BROOKLYN, NY—The first debate society was founded by Benjamin Franklin in 1727. He called it the Junto Club, where he and other colonial aristocrats would converge behind closed doors to read, argue over, and write pamphlets. This elitist and palpably privileged image of debate clubs intimidated me for a long time. When I imagined scholastic debate I envisioned preppy boys with names like Clarence and Maximilian, wearing tailored suits, arguing on the floor of the Oxford Union. I loved to argue with my friends, parents and anyone who was willing to put up with me, but for a long time I couldn’t see myself as a “debater.”
When I joined the Congressional Debate team at Bronx Science I quickly realized how dated my vision of elitist debate was. Practices weren’t scripted or rigid—they were entertaining and conversational. Instead of Clarence and Maximilian, my debate partners were Fatima and Abir. We would lean back in our chairs, eating food-truck bought burritos, and spar about the merits of a Universal Basic Income. It was a far cry from Franklin’s Junto Club, but the same spirit of dialect was unmistakably present. Initially, I saw debate as a great equalizer, allowing minority kids like myself to travel across the country to prestigious universities, giving us a stage to express our narratives. This idealism is what pushed me to throw my all into Congressional Debate and garner success in national final rounds. I’m grateful to my activity for providing me with invaluable public speaking and researching skills, while also allowing me to meet diverse and interesting people from across the country. However, after competing on the national debate circuit for two years, I realized that the competitive debate in its current form often fails to foster productive conversation around critical issues. Tone-deaf debate topics, compounded with a cutthroat competitive atmosphere rewarding manufactured empathy over a willingness to learn, is failing to prepare our students to face the social challenges of our time.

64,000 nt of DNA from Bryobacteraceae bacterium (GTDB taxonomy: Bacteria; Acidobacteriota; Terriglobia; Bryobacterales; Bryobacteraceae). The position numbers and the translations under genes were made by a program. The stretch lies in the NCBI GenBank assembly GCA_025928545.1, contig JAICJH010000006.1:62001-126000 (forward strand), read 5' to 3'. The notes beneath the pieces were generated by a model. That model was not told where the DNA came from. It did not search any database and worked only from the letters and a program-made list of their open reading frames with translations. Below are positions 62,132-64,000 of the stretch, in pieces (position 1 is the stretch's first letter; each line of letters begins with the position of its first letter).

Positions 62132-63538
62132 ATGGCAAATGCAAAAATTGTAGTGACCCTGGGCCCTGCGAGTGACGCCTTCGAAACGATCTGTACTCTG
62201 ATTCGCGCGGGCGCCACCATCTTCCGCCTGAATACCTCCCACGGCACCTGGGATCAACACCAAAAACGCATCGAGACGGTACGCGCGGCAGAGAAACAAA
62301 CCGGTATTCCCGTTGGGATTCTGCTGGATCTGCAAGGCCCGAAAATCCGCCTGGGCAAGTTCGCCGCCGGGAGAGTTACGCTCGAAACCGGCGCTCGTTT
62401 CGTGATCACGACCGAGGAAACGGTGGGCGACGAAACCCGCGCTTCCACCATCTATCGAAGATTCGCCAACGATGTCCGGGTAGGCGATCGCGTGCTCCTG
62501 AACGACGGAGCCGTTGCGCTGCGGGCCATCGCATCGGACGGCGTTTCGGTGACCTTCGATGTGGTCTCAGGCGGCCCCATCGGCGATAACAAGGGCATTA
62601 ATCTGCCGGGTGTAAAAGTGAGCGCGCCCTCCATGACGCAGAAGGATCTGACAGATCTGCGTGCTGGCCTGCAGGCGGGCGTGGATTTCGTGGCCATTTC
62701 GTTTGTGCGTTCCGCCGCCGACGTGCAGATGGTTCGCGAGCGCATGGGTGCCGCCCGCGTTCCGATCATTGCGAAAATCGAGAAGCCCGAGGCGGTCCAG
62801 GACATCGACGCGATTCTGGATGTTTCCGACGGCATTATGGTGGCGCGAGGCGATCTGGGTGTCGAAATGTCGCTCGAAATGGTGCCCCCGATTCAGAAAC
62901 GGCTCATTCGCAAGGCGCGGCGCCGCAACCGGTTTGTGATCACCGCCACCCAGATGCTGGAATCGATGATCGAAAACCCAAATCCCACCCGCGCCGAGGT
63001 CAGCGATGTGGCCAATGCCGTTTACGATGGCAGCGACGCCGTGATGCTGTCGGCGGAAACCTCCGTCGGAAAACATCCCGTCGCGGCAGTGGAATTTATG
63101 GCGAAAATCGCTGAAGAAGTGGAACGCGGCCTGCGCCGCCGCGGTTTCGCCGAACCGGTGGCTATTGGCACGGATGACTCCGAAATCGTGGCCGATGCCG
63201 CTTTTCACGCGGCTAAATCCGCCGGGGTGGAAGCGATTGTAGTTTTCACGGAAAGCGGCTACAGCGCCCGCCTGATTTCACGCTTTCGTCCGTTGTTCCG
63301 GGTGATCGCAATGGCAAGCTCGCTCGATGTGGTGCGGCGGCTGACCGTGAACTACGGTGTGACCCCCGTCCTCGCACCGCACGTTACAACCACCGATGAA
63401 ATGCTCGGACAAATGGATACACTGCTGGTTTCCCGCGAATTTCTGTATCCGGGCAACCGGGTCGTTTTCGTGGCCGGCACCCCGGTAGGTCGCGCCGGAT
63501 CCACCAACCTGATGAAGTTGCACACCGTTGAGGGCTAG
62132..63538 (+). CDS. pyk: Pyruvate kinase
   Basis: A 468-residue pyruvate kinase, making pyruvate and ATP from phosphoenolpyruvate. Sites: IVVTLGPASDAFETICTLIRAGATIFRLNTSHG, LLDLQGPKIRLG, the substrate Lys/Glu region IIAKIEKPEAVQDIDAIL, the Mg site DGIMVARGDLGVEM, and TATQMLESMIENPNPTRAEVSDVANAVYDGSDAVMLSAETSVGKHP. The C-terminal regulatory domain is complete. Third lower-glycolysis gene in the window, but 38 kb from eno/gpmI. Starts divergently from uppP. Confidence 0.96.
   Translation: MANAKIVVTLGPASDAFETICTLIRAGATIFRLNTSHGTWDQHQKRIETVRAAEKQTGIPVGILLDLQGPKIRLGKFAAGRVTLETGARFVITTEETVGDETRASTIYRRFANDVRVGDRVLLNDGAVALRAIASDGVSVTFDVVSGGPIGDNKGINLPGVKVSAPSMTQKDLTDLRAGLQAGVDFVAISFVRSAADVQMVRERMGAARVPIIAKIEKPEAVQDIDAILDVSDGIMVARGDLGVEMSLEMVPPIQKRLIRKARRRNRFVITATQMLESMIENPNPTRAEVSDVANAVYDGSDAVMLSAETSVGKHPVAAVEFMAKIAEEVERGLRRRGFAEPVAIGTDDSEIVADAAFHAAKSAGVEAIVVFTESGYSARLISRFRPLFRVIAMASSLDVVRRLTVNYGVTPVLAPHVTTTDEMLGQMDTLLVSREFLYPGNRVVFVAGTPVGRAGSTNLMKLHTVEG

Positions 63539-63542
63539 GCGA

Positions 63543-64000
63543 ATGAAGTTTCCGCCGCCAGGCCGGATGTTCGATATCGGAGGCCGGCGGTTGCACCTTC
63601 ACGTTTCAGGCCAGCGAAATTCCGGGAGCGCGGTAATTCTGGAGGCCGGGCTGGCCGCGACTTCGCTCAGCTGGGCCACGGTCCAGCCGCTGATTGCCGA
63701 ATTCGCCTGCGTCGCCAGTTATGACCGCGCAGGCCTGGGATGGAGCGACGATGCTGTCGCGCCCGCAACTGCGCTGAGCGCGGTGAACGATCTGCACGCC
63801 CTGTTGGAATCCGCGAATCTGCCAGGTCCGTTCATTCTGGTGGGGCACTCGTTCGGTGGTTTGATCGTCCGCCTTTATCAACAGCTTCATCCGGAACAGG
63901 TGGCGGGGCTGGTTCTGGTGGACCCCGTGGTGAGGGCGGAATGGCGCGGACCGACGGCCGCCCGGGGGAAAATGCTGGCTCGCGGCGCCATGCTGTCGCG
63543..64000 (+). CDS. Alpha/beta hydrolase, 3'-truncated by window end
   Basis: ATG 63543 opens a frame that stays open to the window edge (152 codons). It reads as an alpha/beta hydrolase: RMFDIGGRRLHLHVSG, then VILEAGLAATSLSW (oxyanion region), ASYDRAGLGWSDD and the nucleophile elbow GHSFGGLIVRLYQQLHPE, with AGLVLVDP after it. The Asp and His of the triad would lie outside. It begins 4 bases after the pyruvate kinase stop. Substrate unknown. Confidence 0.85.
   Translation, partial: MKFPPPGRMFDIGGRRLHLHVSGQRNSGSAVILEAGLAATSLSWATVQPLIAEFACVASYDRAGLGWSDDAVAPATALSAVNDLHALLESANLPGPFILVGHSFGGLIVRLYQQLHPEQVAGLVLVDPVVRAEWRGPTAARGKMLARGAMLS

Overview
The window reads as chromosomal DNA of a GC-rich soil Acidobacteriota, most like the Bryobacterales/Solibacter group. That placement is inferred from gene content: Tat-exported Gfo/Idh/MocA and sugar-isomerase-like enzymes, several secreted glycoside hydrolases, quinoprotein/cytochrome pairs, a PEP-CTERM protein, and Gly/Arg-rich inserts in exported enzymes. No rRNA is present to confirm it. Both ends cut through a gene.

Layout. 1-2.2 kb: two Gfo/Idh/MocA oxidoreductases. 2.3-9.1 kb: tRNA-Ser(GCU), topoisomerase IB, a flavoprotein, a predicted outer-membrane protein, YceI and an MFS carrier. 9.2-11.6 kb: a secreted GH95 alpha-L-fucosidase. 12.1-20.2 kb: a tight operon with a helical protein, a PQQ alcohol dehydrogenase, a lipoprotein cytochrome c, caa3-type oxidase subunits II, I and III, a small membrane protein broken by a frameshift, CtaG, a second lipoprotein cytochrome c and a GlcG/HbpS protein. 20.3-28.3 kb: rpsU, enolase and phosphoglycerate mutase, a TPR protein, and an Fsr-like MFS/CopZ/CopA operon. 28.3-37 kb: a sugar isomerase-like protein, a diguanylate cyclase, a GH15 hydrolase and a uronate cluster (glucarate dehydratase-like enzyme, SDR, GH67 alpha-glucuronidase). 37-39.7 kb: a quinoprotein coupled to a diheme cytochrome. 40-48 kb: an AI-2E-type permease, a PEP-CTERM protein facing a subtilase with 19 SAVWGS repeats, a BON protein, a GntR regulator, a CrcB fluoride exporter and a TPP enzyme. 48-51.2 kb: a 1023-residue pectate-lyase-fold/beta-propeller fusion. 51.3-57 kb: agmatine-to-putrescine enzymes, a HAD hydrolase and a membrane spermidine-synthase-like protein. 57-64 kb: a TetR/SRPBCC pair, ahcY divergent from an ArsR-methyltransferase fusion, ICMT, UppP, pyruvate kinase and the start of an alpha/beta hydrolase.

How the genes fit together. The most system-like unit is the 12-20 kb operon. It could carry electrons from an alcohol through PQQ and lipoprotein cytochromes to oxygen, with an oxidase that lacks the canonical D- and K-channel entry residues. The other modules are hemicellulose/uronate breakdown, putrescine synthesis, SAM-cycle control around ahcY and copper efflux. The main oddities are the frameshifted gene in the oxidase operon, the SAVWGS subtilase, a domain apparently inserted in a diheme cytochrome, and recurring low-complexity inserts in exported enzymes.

My school is one of a handful of public schools in the country that consistently demonstrates competitive success on the national debate stage—the best debaters usually come from private schools in Florida, Illinois or California with support from wealthy benefactors and large budgets. There are often stark racial disparities between teams as well, with white competitors often being the most well-resourced. Ideally, these differences should fall away during round. When a debate session starts we leave our individual contexts behind and impersonate members of the US Congress, representing a local district. Our chances of advancing to the next round hinge upon how well we can sell this role while maintaining coherent argumentation.